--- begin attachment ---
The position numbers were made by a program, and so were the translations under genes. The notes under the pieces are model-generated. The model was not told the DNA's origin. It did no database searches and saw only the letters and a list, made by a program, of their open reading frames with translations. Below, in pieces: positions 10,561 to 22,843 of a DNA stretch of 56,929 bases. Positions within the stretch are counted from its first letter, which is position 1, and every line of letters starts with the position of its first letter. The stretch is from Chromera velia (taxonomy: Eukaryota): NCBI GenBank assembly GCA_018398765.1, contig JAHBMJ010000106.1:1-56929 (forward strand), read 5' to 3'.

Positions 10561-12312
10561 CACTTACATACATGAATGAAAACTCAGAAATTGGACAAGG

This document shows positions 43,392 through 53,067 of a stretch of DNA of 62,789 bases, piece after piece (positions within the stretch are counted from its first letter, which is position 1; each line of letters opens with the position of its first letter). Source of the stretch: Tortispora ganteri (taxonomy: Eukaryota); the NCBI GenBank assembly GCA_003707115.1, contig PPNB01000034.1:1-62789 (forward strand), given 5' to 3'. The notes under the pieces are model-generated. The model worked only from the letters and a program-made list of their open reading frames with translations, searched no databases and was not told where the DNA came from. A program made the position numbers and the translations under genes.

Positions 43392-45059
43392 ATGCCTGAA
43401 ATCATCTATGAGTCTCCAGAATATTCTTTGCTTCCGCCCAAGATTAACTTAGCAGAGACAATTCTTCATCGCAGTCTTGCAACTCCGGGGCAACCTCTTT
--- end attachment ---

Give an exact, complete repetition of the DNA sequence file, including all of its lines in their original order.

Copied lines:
The position numbers were made by a program, and so were the translations under genes. The notes under the pieces are model-generated. The model was not told the DNA's origin. It did no database searches and saw only the letters and a list, made by a program, of their open reading frames with translations. Below, in pieces: positions 10,561 to 22,843 of a DNA stretch of 56,929 bases. Positions within the stretch are counted from its first letter, which is position 1, and every line of letters starts with the position of its first letter. The stretch is from Chromera velia (taxonomy: Eukaryota): NCBI GenBank assembly GCA_018398765.1, contig JAHBMJ010000106.1:1-56929 (forward strand), read 5' to 3'.

Positions 10561-12312
10561 CACTTACATACATGAATGAAAACTCAGAAATTGGACAAGG

This document shows positions 43,392 through 53,067 of a stretch of DNA of 62,789 bases, piece after piece (positions within the stretch are counted from its first letter, which is position 1; each line of letters opens with the position of its first letter). Source of the stretch: Tortispora ganteri (taxonomy: Eukaryota); the NCBI GenBank assembly GCA_003707115.1, contig PPNB01000034.1:1-62789 (forward strand), given 5' to 3'. The notes under the pieces are model-generated. The model worked only from the letters and a program-made list of their open reading frames with translations, searched no databases and was not told where the DNA came from. A program made the position numbers and the translations under genes.

Positions 43392-45059
43392 ATGCCTGAA
43401 ATCATCTATGAGTCTCCAGAATATTCTTTGCTTCCGCCCAAGATTAACTTAGCAGAGACAATTCTTCATCGCAGTCTTGCAACTCCGGGGCAACCTCTTT